Tragedy followed this poor woman. And she blamed it all on God. She and her husband and two sons left their hometown and went to a foreign country to escape famine. Instead of a temporary exile, they remained there for ten years. The first tragedy struck when her husband died. After that, both sons married local women, but then tragedy struck again when the first son died and yet again when the other son died. She was left alone, bereft, and bitter. She wailed, “It is exceedingly bitter to me…that the hand of the Lord has gone forth against me.” You probably recognize her; this is the story of Naomi. We meet her in the little book of Ruth in the Old Testament.
At this point in the story Naomi returned to her hometown of Bethlehem. When she arrived, the ladies of the town who had known her before she left, could hardly recognize her. They whispered among themselves, “Is this Naomi?” We can imagine them gasping at her appearance and shaking their heads in disbelief.
Naomi growled at these ladies and in the gravelly voice of a woman who has had a hard life, declared in Ruth 1:19–22, “Do not call me ‘Naomi’ (which means pleasant). Call me ‘Mara’ (which means bitter) for the Almighty has dealt very bitterly with me. I went out full, but the Lord has brought me back empty. Why do you call me Naomi since the Lord has witnessed against me and the Almighty has afflicted me?” Whew! Welcome home Naomi!
Although Naomi was mad at God and let it be known, His provision for her was right there by her side. Her son Mahlon’s young widow, Ruth, accompanied her to Bethlehem. Naomi had tried to convince her to remain with her people in Moab and possibly remarry, but Ruth refused. In a touching, and poetic way, Ruth intreated her:
“Do not urge me to leave you or turn back from following you, for where you go, I will go, and where you lodge, I will lodge. Your people shall be my people, and your God, my God. Where you die, I will die, and there I will be buried. Thus, may the Lord do to me, and worse, if anything but death parts you and me.”Ruth 1:16–17
Did you catch that phrase, “your God shall be my God”? Can you believe it? Ruth wanted the God of “Bitter.” She wanted the God who had let His people in Bethlehem suffer famine. She wanted the God who had taken not only Naomi’s husband, but both sons. She wanted protection from the God who seemed to have failed Naomi miserably. Seriously, you want that God?
And the answer is, “Yes!” Why would Ruth want the God of this bitter woman? Because God, the God of Abraham, Isaac, and Jacob, the living God, the altogether lovely One, even in the worst of times is far superior to the gods of Moab (or any other “gods”). He is the One to be desired above all else. Surely there had been good times during the ten years this family resided in Moab and Ruth had experienced blessings from this God.
Naomi projected what today we might call a bad testimony. She was not a shining model of faith in the midst of tragedy. Blotting out any memories of God’s past provision for her, she blamed Him for her losses. And yet, Ruth wanted to follow this God anyway!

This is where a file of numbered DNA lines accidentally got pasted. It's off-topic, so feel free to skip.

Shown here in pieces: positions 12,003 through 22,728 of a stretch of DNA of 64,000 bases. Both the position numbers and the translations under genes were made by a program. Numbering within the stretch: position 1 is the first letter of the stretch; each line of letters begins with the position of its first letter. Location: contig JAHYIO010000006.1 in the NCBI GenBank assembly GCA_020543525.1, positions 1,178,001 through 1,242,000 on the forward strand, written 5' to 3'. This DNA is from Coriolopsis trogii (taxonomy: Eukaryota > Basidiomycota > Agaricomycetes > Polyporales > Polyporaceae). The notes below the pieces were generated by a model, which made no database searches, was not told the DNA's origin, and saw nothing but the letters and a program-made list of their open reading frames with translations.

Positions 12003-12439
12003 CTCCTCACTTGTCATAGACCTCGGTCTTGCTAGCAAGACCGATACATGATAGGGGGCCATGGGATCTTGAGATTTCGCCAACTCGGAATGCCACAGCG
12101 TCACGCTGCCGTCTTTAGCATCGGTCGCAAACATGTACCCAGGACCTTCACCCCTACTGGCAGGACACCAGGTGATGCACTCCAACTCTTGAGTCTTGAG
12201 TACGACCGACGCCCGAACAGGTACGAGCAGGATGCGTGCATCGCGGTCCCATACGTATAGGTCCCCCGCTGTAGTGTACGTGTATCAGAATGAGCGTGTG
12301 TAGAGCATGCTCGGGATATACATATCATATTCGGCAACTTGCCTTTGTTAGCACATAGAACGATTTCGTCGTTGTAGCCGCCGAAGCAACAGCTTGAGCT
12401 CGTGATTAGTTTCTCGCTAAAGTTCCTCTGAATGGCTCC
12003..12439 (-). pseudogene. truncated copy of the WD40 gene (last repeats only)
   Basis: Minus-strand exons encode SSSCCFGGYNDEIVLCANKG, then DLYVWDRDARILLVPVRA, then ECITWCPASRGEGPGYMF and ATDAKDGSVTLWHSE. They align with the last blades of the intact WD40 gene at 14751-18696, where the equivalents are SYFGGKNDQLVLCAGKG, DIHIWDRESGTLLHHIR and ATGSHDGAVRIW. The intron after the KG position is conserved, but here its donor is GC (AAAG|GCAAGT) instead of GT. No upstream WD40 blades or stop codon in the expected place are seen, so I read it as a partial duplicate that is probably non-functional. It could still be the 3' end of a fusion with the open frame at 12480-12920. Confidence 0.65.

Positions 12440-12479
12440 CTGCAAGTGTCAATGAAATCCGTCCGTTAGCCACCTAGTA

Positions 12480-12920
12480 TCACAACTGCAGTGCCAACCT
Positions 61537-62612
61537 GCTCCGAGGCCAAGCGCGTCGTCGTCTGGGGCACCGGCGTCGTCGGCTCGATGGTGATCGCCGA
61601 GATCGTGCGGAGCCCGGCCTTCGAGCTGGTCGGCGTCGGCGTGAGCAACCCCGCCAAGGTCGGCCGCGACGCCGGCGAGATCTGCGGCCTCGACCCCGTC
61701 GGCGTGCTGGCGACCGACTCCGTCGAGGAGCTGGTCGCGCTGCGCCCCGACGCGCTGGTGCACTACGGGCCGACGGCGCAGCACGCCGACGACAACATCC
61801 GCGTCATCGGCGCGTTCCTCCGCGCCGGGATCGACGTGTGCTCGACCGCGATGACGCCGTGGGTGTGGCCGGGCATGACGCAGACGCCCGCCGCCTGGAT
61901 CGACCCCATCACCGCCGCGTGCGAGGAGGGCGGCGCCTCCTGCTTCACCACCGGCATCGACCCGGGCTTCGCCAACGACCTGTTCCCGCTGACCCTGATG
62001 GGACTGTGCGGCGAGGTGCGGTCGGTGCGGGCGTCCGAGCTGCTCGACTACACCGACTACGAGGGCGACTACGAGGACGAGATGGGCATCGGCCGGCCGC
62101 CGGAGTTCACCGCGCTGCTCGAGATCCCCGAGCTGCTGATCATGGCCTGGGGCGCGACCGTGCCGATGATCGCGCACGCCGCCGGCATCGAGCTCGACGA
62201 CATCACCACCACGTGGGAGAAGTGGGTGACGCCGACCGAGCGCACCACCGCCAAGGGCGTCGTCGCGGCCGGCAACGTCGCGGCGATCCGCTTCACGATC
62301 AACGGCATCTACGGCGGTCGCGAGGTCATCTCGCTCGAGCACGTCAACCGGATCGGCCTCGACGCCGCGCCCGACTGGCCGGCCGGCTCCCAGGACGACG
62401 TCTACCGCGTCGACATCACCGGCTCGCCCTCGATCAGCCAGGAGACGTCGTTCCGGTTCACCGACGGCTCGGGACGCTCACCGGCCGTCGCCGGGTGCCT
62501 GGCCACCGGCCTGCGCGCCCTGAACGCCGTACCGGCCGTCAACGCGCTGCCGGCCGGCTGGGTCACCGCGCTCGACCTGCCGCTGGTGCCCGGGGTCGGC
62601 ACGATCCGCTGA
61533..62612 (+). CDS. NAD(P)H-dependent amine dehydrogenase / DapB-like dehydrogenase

How many of us have tried to share our faith with someone only to do or say something careless that cancelled out any benefit that might come from our words? Or maybe when we shared our testimony with someone who has known us for years, they just laughed and said, “You are going to tell me what I should believe? Hah! That’s a good one!” And maybe they were right. We might conclude our testimony would be such a hindrance to anyone hearing the gospel, we should just keep quiet.
Even though we have all blown it at some point, the good news is that God is bigger and better than all of us. He is good and compassionate and gracious – even when we are not. Of course, we should all be mindful of our testimony and strive to honor the Lord in our words and lives, but the reality is we all blow it. God uses us anyway.
The rest of Naomi’s story provides evidence of God’s wonderful kindness and grace. Because of her bad attitude, she hardly seemed like a candidate for God’s blessings, but He did bless her. Ruth eventually met and married a man by the name of Boaz. They had a son, Obed, who became the great-grandfather of King David! Naomi was the vehicle God used to bring a Moabitess into the lineage of David and eventually the Messiah, Jesus (Matthew 1:5).
In the last scene in the book of Ruth, Naomi is pictured holding little Obed on her lap. She who was once bitter is now blessed. And the women who had witnessed her return to Bethlehem exclaimed:
“Blessed is the Lord who has not left you without a redeemer today, and may His name become famous in Israel. May he also be to you a restorer of life and a sustainer of your old age; for your daughter-in-law, who loves you and is better to you than seven sons, has given birth to him.”Ruth 4:14–15
Wow! What a turnaround!
We all want to give our best to God, but He is so great He can use us to accomplish His purposes, even in spite of our mistakes. Let this story be an encouragement to not give up but continue to reach out. God is great, even when we are not. Now that is good news!